A new report via a resident at the nicknamed Leaning Tower of San Francisco, a.k.a. Millennium Tower adds further fuel to homeowners' rage about the developer's alleged construction shortcuts. Against the advice of the homeowners' association attorney, 31st floor resident Paula Pretlow came forward to the media, in this case NBC Bay Area, to tell the story of her apparently defective unit in which she's been plagued, she says, with various smells over the years emanating through her vents from other units. She tells the station, "I've smelled soup, I have smelled barbecue, I smelled dirty diapers, I have smelled chemical smells. The list goes on and on, and none of it is mine."
Pretlow says that her unit was recently given a special inspection by crews hired by the homeowners' association which cut holes in her walls and conducted tests by sending smoke into gaps in walls from the unit below hers. The result was smoke billowing up into her vents, and photographs of multiple locations that were not properly sealed in her units walls, allowing for air, and smells, to get sucked into her air conditioning vents.
Pretlow is also perturbed that a section of the report on her unit's inspection that was given to her by the homeowners' association was redacted, and she has no idea why.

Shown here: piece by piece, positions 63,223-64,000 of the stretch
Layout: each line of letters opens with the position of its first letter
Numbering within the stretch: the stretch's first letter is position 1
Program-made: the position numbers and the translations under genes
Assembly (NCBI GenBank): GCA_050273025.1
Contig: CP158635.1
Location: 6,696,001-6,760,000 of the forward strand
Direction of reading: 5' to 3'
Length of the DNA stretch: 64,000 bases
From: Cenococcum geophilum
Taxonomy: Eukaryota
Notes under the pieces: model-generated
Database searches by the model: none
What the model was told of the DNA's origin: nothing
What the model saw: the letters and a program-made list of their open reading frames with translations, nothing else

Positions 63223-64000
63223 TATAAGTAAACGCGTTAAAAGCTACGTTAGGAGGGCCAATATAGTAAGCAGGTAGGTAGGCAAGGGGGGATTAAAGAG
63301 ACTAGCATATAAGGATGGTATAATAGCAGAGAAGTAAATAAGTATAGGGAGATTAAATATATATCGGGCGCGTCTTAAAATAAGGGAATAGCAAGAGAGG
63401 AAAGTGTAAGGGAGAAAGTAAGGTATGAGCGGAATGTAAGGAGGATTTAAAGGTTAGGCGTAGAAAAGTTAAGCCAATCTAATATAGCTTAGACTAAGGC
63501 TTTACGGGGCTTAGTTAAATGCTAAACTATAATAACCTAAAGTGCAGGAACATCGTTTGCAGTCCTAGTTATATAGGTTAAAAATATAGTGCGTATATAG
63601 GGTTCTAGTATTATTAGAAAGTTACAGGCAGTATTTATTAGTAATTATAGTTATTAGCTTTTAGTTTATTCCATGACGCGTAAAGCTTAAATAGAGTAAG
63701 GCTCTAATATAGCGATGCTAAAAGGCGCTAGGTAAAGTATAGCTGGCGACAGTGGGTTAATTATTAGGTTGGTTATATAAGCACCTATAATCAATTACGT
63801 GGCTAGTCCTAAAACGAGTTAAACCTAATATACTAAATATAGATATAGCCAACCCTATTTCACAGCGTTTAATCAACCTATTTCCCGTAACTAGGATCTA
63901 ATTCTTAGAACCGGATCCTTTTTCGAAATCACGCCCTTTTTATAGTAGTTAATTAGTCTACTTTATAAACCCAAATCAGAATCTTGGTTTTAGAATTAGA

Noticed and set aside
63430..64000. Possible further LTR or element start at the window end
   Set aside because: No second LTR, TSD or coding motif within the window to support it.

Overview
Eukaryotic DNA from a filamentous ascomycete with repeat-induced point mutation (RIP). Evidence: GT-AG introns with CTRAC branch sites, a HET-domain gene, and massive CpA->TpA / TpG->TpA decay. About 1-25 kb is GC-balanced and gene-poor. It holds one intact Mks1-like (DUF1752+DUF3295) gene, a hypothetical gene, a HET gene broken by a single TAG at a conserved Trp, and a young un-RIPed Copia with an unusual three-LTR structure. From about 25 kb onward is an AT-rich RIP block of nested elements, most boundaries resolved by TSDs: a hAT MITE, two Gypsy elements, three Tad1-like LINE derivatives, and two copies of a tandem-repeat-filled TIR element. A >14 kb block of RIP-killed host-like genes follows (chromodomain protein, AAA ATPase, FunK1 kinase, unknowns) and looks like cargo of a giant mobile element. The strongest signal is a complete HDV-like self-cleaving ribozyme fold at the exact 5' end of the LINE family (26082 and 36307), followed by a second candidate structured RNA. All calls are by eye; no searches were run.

NBC Bay Area tried to speak to several other residents about the issue, but no one wanted to go on the record or appear on camera. One anonymous resident, however, said she had also experienced an "overpowering stench of mold or algae" in her unit.
Pretlow told the station that building management reached out to her late Friday "to say a fix is in the works."
Meanwhile, a new inspection by SF city building inspectors has concluded that the tower remains safe for occupancy, as the Chronicle reports, however "the deluxe skyscraper’s uneven settlement has caused some strain on the building’s foundation and electrical systems."
Pretlow's complaints come amid the filing of multiple lawsuits, both by homeowners and between the developer, Millennium Partners, and the Transbay Joint Powers Authority, at which the developer has pointed the finger for causing the building's excess settlement, i.e. sinking over 16 inches, after the "dewatering" process that occurred at the next-door Transbay Terminal project.